Sweet, round memories

Library or not? His mike’s voice The best meat roll

By The Telegraph Online
  • Published 1.07.07

In a state so obsessed with mishti nobody would dare say sweets are nothing. This impression gets stronger when one reads the brochure recently brought out by the Das family of Rosogolla Bhaban in Bagbazar.

The famous sweet shop of KC Das, whose Chowringhee outlet is a landmark, is behind this publication to celebrate the birth centenary of Sarada Charan Das, who had founded this confectionary, and whose grandfather Nabin Chandra Das is credited with having created that melt-n-the-mouth white orb of casein dipped in syrup — rosogolla in short — which has become synonymous with Calcutta.

Through a series of articles and encomiums the greatness of Sarada and his family is sought to be established. It begins with a longish piece on the family’s past and caste. The family’s achievements are listed chronologically. The rest are by the great and good of the city and its culturati. The Das family had diligently cultivated every body who mattered, from film-makers, panjandrums, actors, dentists, football players and musicians, and each worthy has come out with a one-page tribute.

Again it is not difficult to discover why these worthies were such Das loyalists. The family used to invite them to lavish dinners, which provided the perfect photo op. All this and more are meticulously recorded in this treacly brochure. There is a passing mention but one wishes there was some more meat in the article on the Ramayan series by Jamini Roy commissioned by the Das family.

Library or not?

Calcuttans must have their share of books. They must have their quota of books while on the move too. Or so thinks Calcutta State Transport Corporation (CSTC). A good thought, only the definition of “on the move” is a little confusing. The Vidyasagar Bhramyaman Granthagar, or the Vidyasagar Mobile Library, housed in a double-decker CSTC bus is mobile — it keeps changing its venue through the day. Ultadanga in the morning, the airport in the afternoon and Sector V in the evening. The library is open between 11am and 7pm, but if you are a passenger, for the bus does take passengers, thought it does not commute on a fixed route everyday, you can’t read.

The books are put on display only when the bus is stationary, and locked away while on the move. The staff on the bus say this is for security. They see little need for change, as the they say the daily footfall is still between 300 and 400. Though employees say that the library boasts of a 1,200 strong collection that ranges from children’s fiction, novel, poetry and non-fiction, what’s visible are political and sociological writings and a superfluity of staff members. The library has 11 employees, plus a driver and a conductor. Another good idea gone to waste?

His mike’s voice

You see him every day, near the spot where Mamata Banerjee fasted for 26 days. You hear his voice above Mamata’s. In fact, you see the voice before its owner.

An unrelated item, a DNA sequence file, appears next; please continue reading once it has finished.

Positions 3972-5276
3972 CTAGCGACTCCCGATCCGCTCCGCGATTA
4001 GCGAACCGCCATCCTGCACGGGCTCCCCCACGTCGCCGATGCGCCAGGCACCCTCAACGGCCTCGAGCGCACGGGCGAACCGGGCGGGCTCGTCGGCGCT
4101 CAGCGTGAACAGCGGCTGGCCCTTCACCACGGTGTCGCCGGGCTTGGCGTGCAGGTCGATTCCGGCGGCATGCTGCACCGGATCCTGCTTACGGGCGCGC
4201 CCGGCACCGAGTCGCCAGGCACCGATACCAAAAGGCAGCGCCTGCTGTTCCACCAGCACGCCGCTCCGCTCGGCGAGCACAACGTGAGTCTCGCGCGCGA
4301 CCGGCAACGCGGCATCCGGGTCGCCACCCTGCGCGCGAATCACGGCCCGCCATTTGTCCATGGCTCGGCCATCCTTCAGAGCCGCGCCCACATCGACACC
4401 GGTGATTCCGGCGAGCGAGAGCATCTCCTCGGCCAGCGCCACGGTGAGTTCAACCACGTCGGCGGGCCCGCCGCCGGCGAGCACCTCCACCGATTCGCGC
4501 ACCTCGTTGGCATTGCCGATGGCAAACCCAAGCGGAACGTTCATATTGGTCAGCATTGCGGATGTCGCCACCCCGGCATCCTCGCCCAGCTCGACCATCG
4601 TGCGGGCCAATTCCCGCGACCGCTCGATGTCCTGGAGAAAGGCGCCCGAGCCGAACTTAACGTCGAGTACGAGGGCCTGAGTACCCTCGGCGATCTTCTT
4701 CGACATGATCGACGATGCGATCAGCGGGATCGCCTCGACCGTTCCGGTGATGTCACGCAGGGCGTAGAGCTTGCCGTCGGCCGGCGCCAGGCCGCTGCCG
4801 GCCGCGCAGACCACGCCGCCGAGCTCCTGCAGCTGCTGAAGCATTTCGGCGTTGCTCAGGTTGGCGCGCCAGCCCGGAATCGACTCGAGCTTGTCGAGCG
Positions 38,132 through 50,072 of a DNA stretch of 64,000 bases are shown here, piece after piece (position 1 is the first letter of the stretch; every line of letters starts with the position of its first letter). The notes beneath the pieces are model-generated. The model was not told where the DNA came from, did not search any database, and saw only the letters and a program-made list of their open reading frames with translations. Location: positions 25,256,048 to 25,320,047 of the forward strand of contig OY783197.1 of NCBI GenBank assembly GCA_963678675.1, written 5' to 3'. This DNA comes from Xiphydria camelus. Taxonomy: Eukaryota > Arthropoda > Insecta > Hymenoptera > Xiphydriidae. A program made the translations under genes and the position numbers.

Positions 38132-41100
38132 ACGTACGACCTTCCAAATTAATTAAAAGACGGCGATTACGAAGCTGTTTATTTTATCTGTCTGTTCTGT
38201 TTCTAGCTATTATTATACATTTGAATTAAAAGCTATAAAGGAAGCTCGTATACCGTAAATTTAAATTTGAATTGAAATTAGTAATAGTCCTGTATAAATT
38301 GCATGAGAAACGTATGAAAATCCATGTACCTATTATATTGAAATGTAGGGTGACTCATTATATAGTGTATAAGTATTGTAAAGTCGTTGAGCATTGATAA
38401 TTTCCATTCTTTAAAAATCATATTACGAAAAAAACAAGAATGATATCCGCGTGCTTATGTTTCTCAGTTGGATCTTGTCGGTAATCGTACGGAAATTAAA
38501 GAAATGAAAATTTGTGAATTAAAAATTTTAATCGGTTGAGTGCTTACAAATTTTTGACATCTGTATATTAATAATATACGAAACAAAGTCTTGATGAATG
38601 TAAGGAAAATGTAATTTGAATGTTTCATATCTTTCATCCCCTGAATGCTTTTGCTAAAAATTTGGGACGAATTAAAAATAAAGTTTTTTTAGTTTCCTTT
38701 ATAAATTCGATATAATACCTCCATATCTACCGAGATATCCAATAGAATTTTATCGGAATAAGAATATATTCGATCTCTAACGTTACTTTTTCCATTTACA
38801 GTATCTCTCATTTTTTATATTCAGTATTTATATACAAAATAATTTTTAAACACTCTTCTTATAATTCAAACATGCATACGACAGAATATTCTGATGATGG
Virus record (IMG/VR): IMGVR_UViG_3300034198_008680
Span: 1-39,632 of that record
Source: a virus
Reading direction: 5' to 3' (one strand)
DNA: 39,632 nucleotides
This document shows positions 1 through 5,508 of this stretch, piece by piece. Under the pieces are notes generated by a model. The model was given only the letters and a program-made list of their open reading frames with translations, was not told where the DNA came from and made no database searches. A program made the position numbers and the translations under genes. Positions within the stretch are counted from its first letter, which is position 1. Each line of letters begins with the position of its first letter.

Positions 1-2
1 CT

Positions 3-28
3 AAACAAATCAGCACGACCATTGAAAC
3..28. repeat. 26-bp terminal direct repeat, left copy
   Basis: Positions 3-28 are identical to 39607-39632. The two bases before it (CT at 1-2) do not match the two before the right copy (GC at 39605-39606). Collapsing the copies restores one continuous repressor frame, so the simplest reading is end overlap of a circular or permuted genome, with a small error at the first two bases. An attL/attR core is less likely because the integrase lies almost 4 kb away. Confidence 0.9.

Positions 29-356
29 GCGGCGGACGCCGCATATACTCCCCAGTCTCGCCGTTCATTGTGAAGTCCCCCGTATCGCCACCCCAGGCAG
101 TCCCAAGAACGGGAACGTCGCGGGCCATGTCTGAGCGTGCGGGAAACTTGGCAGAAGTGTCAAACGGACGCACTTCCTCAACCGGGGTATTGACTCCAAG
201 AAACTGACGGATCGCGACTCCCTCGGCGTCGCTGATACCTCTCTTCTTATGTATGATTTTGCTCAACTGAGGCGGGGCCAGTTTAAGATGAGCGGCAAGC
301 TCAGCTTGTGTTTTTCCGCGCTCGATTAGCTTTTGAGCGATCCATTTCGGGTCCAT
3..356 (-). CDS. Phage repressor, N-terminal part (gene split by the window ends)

The man who startles you at Dharamtalla crossing every day with a plastic mike fitted to his mouth into which he talks incessantly is known as “Mike-da”. He also answers to the name Akhtar Hussain, is 40, lives in Khidderpore with his three sons and one daughter and often hums Mohammad Rafi songs. Often he charges straight towards you singing “Chahoonga main tujhe shaam savere…” or “Chaudhvin ka chaand ho…” with his ever-smiling expression. Hussain has been doing so for 12 years, since he discovered the musical marketing strategy.

If you look interested, he offers the mike. It’s called “Echomike”, features Shefali Zariwala’s picture and has ‘Kaanta Laaga Hain Laaga’ inscribed on it. At Rs 10, great value for money. Buy it for your child, then sing into it when she is not looking.

The best meat roll

The city has suffered a great tragedy recently. Nizam’s beef roll is dead.

It happened after the place reopened recently. It looks plush and glossy, but in truth, it’s much poorer. Beef has been banished, not to offend the tastes of the majority community.

The Nizam roll was an institution. Entire generations are mourning it. It was a wonderful meal at a very small price, compared to the costs of mutton and chicken rolls. Its demise has been aptly followed on the Net by a site offering its recipe, but there, unfortunately, the meat stuffing is only an option — it’s done with potatoes. Signs of the times.

But there’s still hope. The beef roll, packed with taste, cheap and filling, is alive elsewhere in Calcutta. There’s Khalique in Sudder Street, Nafeel at Park Circus, Khurshid at Raja Bazaar and Mashallah Hotel at Chowringhee Square. The price of a beef roll is still between Rs 5 and Rs 7, while the chicken roll costs Rs 15.

There are beef roll acolytes.

Antara Ghosh, a 19-year-old college student, makes her way every evening to her favourite snack at Khalique. “Chicken is boring now,” she explains, “also expensive. My usual meal here is two beef rolls and a glass of Pepsi, all of it in Rs 20. It’s filling, yum and pocket-friendly!”

(Contributed by Soumitra Das, Poulomi Banerjee, Sanjoy Chattopadhyaya and Opashona Ghosh)